The Connecticut garden of an award-winning designer and an old-fashioned romantic
Dinyar Wadia is an award-winning New Classicist architectural designer of fine homes, luxe interiors, and elegant landscapes, but chances are he won’t mind being identified as an old-fashioned romantic. A native of Mumbai (Bombay), India, Dinyar is less interested in expounding his philosophy of design than in describing the loving partnership he shares with his wife, Gool, and the good fortune that brought them to New Canaan, Connecticut. And to the house they named "Gitanjali" (translation: "Song Offering") after the 1913 Nobel Prize–winning poem by the Indian philosopher Rabindranath Tagore.
Dinyar learned his craft in India, but as a young man he decided to travel; in the early 1970s he arrived in the United States where he worked with several leading architects, expanding his architectural tastes while absorbing traditional styles—from Anglo-Indian Colonial to Early American Colonial with stops in between at French Beaux Arts and Mid-Century Modern. With his broad base of experience, he can respond to a client’s dreams as well as the demands of the site, doing what’s best for both. "The ego," he says, "has no place in successful design."
Photography: Jonathan Wellen and Farzan Saleem
Design: Wadia Associates, 134 Main Street, New Canaan, Connecticut 06840 (203/966-0048; wadiaassociates.com ).
Gitanjali began life as the guesthouse for a significant country estate. The main house was demolished long ago, but Dinyar updated and elaborated this smaller structure, respecting its half-timbered style that was unmistakably inspired by the 19th-century Surrey school of English architecture. Around the house he created an informal woodland garden—establishing a setting entirely appropriate to the style of the house and its surrounding natural landscape.
Explaining what drew him and his wife to the property, Dinyar the romantic offers, "It had been vacant for some time before we purchased it, and two previous sales had fallen through before then, so we felt it had our name on it. We are truly blessed to live in a place of such peaceful tranquility."
A rustic dovecote is a stop along the path through Gitanjali’s woodland.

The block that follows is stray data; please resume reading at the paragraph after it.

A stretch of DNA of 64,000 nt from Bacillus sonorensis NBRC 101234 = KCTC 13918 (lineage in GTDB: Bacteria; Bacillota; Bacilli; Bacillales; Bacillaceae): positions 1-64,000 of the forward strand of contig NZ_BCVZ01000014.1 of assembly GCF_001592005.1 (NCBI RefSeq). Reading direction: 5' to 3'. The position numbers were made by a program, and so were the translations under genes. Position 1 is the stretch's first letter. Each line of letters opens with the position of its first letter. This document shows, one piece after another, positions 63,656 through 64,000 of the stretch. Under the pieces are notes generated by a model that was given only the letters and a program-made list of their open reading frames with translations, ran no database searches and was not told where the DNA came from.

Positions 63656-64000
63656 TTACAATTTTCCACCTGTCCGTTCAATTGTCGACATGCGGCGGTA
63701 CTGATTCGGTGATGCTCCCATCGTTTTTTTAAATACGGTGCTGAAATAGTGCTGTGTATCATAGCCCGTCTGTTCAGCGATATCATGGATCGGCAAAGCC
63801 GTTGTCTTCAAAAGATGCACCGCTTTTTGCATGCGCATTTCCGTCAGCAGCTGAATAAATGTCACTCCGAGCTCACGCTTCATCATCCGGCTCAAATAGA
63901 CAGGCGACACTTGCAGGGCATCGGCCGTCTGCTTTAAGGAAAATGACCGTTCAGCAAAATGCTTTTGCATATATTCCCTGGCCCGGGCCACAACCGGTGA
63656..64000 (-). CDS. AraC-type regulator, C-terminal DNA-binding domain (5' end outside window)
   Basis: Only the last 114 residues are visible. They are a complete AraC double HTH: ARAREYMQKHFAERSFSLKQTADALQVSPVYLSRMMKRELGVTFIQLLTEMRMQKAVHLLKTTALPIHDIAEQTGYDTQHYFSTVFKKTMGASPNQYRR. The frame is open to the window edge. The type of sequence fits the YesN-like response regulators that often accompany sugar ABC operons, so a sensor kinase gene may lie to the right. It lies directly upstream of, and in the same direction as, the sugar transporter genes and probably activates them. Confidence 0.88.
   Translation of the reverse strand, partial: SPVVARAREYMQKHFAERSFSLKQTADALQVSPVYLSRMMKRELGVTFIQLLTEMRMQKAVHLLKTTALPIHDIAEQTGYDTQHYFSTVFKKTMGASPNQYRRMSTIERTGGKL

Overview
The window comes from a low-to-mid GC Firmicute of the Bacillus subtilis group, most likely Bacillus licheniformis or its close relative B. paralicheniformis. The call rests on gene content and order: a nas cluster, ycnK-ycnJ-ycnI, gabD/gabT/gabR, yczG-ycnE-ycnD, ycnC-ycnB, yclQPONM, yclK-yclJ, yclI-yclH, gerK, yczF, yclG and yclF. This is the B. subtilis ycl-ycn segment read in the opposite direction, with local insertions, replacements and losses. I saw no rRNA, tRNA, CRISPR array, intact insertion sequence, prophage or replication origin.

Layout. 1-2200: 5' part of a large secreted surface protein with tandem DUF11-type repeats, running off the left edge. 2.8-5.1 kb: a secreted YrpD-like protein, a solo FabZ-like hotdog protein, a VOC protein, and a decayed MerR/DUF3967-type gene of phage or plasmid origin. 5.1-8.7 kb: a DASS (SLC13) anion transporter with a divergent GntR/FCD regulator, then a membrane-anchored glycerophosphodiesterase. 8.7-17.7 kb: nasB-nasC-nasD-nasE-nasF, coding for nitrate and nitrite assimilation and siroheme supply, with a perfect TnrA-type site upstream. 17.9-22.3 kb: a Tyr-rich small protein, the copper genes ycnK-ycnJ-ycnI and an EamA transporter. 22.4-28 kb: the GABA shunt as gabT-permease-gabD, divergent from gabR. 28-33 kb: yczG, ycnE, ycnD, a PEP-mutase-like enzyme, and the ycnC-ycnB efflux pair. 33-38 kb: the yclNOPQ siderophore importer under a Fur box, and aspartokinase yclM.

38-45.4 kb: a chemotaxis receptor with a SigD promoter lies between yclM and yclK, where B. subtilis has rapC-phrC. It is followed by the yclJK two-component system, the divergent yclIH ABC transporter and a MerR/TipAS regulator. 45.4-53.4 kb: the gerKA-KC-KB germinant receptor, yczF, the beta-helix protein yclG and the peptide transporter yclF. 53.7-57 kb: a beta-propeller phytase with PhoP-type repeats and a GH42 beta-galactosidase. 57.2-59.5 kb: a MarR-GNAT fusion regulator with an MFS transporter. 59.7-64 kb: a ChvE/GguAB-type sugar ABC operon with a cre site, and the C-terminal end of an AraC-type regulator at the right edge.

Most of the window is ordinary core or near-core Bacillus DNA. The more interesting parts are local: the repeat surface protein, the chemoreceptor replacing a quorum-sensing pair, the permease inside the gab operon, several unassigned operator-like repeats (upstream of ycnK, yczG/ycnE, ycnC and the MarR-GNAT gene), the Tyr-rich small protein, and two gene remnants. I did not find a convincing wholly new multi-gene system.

Admiring the way English gardens are arranged in hedge-enclosed rooms, Dinyar modified the concept and created several destinations in his garden: the teahouse with its flow-through access and open fireplace; a gazebo located in a shady area to make a comfortable viewing spot; a conservatory for Gool’s orchids, tropicals, and plants raised for seasonal displays; and a serpentine path beneath the trees.
The teahouse sits at the end of the formal path.
The walls of the teahouse melt away when the doors are open wide; the little structure has a wood-burning fireplace that makes it usable even on cold autumn days.
"The best part is the brook garden," Dinyar enthuses. Here, he turned an unsightly but necessary feature—a drainage ditch—into an elegant attribute by capturing the water and directing it into a landscaped culvert edged with river rock and boulders and bordered with moisture-loving plants. "I was told I should line the ditch with stones and then cover it over with grass to make a big lawn," he explains. "But just by luck I stumbled across a picture of a stream garden, and that was my inspiration."
The sturdy yellow-flowered black-eyed Susan, Rudbeckia hirta, dances with the exotic variegated foliage of the canna lily, Canna indica.
The loggia is an all-weather gathering spot that, with shutters thrown open, gives a wide-angle view of the garden and of Arjun, a rough-coated collie.
The interior is warm and casual; paisley-patterned textiles and wicker furnishings blend easily with exposed brick walls and oak-beamed windows.
Designer at Home
Many designers pride themselves on keeping their "eyes wide open," but few have developed Wadia’s 360-degree panorama. His design ethos combines his early experience of home—particularly his mother’s family home set in lush gardens outside Mumbai (Bombay)—with the profoundly American idea of home he came to respect as he established his career in the United States, starting his own firm some 30 years ago in the rural environs of New Canaan, Connecticut. As described in the book dedicated to his work (part of the New Classicist series issued by Images Publishing), Dinyar eschews the idea of "signature style," and devotes equal attention to the landscape of home, designing each project so that it is appropriate to its setting. "Our goal," he states, "is to create traditional architecture that is contemporary in the modern world, creating a sense of casual elegance."